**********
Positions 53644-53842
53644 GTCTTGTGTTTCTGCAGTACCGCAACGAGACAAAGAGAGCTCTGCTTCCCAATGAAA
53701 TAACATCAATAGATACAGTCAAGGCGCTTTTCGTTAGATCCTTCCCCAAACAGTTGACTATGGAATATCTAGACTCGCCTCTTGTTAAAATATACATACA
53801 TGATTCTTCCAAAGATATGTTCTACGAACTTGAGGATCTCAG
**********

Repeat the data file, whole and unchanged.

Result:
Positions 53644-53842
53644 GTCTTGTGTTTCTGCAGTACCGCAACGAGACAAAGAGAGCTCTGCTTCCCAATGAAA
53701 TAACATCAATAGATACAGTCAAGGCGCTTTTCGTTAGATCCTTCCCCAAACAGTTGACTATGGAATATCTAGACTCGCCTCTTGTTAAAATATACATACA
53801 TGATTCTTCCAAAGATATGTTCTACGAACTTGAGGATCTCAG